Businesses of all sizes need professional design and printing services. Whether a small business or a large corporation, the quality that comes with commercial printing can give your company’s image the boost that it needs to rise above your competition and to make an impression on your customers. And, having a professional graphic designer create and layout the artwork can make all the difference in the final quality of your printed marketing pieces too.
Whether you need a quantity of 100 or 100,000, commercial printing can be expensive, but working with knowledgeable and customer service oriented graphic design firms and printers can definitely help you reduce costs. There is no reason why your professionally printed marketing pieces can’t be both cost effective and attractive!
Here are a few ideas of how you can reduce the printing costs of your next project:
- Proof everything … and then proof it again! If you find a typo on the printed proof given to you by your printer and have to resubmit your corrected artwork files, you’ll more than likely be charged for a second proof and possibly for any delays in printing the project.
- Be sure that your artwork is in the proper format for printing before giving it to your printer. Your graphic designer should have a “pre-flight” checklist for the project and should check all fonts, images, colors, and transparency issues before sending any artwork to the printer. Make sure your final artwork is “print ready” – otherwise your printer may need to send it back to you for changes, additions, and corrections.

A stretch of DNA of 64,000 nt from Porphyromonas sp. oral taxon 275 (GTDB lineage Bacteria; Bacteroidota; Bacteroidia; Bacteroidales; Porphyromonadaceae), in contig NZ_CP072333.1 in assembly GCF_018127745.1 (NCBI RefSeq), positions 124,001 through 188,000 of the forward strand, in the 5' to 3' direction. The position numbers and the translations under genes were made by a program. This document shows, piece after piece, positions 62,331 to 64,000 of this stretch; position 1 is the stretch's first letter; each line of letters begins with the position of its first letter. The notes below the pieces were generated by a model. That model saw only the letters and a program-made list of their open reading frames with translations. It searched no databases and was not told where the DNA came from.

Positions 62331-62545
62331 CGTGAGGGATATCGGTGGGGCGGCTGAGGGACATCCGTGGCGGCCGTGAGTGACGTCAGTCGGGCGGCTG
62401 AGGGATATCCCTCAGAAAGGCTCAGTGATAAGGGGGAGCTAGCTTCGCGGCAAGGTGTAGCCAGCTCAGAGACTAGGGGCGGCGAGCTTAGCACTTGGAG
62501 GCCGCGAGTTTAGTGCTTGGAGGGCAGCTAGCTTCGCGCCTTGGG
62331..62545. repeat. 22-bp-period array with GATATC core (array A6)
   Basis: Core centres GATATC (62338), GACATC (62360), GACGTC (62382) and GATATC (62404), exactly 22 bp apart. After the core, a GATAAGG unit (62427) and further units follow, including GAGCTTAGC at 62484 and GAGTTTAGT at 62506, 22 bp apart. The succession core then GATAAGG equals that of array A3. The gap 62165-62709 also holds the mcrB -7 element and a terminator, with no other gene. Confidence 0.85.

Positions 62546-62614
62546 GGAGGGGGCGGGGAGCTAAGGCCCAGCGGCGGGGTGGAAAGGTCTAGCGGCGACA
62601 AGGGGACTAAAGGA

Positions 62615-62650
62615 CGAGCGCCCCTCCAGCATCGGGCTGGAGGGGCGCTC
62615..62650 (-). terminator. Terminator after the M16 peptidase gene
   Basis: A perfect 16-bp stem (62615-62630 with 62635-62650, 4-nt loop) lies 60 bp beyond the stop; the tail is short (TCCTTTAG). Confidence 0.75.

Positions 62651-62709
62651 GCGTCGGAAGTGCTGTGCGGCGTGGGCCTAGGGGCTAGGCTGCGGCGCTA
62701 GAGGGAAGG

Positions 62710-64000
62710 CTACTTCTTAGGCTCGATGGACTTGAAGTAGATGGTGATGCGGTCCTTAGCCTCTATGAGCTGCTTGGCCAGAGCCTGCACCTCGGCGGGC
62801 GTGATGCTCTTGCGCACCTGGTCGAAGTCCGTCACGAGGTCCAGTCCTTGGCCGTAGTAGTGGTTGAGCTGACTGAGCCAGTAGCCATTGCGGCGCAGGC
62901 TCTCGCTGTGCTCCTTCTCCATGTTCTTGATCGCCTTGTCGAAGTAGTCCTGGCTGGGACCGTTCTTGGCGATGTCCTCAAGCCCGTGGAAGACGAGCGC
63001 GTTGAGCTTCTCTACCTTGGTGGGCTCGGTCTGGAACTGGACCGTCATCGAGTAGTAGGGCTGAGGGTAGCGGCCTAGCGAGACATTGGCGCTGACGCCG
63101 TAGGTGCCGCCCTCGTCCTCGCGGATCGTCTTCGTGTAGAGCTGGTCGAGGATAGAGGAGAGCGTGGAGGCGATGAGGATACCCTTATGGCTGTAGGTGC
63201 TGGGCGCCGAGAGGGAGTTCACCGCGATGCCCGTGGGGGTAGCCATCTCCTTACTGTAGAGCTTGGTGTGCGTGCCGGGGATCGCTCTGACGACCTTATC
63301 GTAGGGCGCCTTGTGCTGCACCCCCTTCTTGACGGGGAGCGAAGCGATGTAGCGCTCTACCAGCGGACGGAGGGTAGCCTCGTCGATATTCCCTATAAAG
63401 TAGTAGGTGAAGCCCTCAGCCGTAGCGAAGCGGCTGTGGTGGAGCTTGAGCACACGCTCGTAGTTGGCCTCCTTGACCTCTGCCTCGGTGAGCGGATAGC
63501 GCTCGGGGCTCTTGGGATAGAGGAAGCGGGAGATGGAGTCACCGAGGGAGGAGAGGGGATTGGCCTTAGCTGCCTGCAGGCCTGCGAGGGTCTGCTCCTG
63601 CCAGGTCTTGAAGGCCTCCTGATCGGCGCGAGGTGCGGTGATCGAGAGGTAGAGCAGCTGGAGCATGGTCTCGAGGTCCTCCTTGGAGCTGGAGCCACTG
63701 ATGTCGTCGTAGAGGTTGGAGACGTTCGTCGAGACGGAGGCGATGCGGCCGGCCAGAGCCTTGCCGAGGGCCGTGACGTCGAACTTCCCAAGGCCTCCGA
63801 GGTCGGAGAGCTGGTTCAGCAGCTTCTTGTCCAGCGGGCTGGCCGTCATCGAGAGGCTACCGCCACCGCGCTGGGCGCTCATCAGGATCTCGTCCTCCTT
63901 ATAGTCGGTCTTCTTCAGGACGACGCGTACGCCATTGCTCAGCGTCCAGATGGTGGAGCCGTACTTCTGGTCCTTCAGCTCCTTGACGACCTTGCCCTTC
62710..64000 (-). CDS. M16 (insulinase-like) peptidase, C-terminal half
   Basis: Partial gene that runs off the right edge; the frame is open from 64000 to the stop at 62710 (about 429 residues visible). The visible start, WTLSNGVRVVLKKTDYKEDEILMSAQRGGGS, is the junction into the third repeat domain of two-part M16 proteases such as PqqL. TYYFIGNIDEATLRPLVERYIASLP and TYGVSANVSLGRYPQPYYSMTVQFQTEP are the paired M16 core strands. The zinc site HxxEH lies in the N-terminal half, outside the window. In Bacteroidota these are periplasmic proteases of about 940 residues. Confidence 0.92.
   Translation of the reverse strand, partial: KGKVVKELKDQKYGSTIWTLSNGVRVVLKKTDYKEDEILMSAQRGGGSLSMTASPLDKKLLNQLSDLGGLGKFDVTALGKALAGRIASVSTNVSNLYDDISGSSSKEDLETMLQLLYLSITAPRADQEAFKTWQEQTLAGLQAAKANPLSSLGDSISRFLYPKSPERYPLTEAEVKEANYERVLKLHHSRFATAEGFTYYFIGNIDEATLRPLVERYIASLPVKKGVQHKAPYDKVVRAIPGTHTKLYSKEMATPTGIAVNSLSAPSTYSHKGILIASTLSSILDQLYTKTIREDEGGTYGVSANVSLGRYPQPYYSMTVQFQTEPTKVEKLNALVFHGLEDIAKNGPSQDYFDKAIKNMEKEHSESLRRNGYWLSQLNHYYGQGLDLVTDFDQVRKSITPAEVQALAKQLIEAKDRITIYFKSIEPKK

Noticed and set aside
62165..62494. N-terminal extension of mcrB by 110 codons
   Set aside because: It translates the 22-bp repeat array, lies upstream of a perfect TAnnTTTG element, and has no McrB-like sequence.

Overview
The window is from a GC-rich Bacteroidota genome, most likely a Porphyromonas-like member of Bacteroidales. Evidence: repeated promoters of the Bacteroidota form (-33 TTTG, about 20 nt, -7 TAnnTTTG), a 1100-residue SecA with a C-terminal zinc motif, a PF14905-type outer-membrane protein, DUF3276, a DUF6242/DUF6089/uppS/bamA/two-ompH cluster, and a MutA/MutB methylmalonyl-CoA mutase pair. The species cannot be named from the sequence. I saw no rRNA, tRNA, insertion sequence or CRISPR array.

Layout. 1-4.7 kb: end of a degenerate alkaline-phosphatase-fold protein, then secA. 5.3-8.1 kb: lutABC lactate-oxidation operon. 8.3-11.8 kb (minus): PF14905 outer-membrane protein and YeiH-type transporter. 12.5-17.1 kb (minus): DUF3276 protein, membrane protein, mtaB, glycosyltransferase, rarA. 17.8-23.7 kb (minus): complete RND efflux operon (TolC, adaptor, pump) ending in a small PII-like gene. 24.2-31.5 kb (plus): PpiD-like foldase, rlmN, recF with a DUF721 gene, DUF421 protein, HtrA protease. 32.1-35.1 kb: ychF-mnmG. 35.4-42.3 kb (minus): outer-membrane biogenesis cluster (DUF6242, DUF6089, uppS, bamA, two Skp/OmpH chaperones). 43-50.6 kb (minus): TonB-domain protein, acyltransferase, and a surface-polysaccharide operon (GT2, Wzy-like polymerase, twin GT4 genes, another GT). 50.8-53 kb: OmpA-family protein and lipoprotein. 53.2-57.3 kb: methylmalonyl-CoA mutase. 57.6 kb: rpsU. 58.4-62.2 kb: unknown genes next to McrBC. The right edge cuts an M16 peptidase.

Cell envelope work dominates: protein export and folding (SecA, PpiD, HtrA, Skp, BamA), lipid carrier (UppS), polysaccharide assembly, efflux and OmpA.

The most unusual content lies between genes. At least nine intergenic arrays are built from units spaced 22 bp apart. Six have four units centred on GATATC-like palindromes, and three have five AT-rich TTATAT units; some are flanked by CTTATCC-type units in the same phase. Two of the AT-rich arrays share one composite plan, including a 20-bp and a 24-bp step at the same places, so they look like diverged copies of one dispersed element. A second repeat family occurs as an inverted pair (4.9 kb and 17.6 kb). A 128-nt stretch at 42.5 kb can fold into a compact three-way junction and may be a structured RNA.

- Ask your printer if your project could be printed digitally rather than offset. Digital printing can save money – especially on smaller jobs.
- Print on a lighter weight of paper. Unless the paper weight will affect the look and feel wanted for the piece (and it often does!), you can save money by switching to a lighter paper stock.
- Ask your printer for paper stock suggestions. Many printers have particular paper stocks that they use. Using your printer’s default paper stock, rather than a custom paper stock, can save you time and money.
- Keep solid ink coverage to a minimum in the design. The more ink a project needs, the more it may cost to print.
- Don’t use bleeds in your artwork. A ‘bleed’ is when the ink or printing goes all the way to one or more of the edges of the paper.
- Don’t use spot varnishes, metallic inks, die-cuts, or embossing.
- If you think you might need more of the printed piece in the future, consider having more printed now. Offset printing prices per piece go down as the overall quantity goes up. It will more than likely be cheaper to print a larger quantity now than it will be to print (2) shorter quantity runs.
- Don’t rush! Plan ahead and allow for plenty of time for careful design, editing, proofing, and printing. Most printers will charge extra if you have a rushed time frame. The longer you can wait for the printing, the more money you can usually save!